Ohio State University's decision to give its new head football coach a six-year contract that will pay him roughly $4 million a year suggests that the school may have to work a bit harder on placing its athletic program in the proper institutional perspective.
Still, Urban Meyer -- who was born in Toledo and previously coached at Bowling Green -- appears to possess all the attributes he will need not only to bring the Buckeyes success on the field, but more important, to restore the football program's tarnished credibility.
The National Collegiate Athletic Association has yet to announce how it will punish Ohio State for the scandal in which former coach Jim Tressel responded ineffectively to several star players who accepted improper gratuities. Mr. Meyer's willingness to accept the job despite that uncertainty speaks favorably of his dedication to the school.
Mr. Meyer already has made a smart move by agreeing to keep interim coach Luke Fickell, who replaced Mr. Tressel this season, on his staff. Despite the turmoil that followed Mr. Tressel's ouster and the suspension or departure of the players implicated in the scandal, Mr. Fickell led the team to a respectable (if not typical for the Buckeyes) 6-6 record and even bowl eligibility.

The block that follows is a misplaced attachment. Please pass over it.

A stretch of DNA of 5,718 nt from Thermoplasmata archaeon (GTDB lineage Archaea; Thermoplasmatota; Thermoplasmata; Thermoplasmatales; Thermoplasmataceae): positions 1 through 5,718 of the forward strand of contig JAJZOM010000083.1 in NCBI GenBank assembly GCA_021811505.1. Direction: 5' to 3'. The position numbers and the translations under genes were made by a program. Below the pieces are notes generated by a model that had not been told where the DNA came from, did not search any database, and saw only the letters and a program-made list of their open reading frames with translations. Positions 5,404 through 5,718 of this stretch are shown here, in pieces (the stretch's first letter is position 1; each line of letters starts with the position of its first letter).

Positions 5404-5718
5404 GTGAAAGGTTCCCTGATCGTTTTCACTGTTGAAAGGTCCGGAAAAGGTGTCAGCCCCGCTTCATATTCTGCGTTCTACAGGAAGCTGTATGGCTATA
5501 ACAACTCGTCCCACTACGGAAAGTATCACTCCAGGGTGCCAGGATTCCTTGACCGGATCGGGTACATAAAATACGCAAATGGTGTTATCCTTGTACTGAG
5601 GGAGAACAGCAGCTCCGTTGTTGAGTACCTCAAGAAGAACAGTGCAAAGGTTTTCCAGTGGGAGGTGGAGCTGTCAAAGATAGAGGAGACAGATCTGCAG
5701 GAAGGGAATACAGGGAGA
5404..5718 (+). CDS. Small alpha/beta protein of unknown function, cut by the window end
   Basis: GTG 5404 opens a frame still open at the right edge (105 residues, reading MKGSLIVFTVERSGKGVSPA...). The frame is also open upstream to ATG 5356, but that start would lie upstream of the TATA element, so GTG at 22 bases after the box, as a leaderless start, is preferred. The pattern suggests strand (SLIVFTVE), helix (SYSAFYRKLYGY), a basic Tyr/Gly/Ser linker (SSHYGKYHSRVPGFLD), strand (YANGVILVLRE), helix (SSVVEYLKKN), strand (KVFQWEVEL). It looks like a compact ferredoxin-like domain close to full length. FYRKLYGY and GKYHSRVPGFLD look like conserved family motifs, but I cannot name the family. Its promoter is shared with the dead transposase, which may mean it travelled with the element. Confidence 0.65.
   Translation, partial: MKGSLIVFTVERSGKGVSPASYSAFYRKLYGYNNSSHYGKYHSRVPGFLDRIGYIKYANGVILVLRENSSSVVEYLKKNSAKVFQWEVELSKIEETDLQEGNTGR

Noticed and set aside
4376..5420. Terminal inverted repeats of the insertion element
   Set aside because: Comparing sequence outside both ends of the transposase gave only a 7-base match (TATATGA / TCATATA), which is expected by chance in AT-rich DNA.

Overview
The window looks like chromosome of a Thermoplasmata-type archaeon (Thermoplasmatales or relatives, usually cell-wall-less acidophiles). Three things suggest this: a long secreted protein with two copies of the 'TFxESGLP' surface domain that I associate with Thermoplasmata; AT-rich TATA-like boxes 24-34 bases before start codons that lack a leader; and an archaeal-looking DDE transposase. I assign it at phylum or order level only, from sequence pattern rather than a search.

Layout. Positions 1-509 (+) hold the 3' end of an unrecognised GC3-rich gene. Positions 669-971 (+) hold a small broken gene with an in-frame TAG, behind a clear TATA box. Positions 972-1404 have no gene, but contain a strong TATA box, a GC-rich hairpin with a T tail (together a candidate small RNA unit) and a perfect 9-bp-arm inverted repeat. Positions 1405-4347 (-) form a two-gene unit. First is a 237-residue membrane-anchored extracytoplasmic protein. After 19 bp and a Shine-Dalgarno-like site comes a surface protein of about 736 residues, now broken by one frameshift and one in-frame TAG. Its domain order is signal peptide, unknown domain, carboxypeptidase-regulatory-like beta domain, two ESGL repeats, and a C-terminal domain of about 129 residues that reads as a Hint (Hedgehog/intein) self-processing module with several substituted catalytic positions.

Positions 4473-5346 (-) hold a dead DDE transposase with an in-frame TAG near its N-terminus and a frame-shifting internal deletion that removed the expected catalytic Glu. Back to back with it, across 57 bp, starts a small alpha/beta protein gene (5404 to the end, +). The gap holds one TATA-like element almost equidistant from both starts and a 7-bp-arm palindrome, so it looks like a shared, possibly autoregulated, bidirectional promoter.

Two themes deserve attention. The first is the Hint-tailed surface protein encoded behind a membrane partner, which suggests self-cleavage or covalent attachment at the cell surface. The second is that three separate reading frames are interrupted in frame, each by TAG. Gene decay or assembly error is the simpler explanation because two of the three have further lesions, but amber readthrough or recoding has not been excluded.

Coach Meyer quit his previous job at the University of Florida, where he won two national championships, because of medical problems related in part to work stress. It's to be hoped that he can remain healthy and serene in Columbus, although the pressure he will face is not likely to be any less acute. The ironclad contract he says he has made with his family is reassuring.
To succeed, Mr. Meyer and his staff will need to recruit student-athletes who display as much character as talent. They will have to exercise reasonable oversight of players' activities off the field as well as on, including their performance in the classroom.
The team's graduation rate must be as important a metric as its won-lost record, against Michigan or any other school. Somehow, Buckeye Nation needs to be convinced of that.
All these things are more likely to happen if Ohio State President E. Gordon Gee and Athletic Director Gene Smith appropriately discharge their oversight duties as well, ensuring that the football team reflects the university's educational values. They need only look to Penn State to remind themselves of the dreadful corruption that can occur when such monitoring is inadequate.
Mr. Meyer was pretty clearly Ohio State's first choice. He says he wouldn't have taken any other coaching job. Ohioans can hope that the next six years, at least, will redeem the high expectations of the new coach -- which will not be confined to the Horseshoe.
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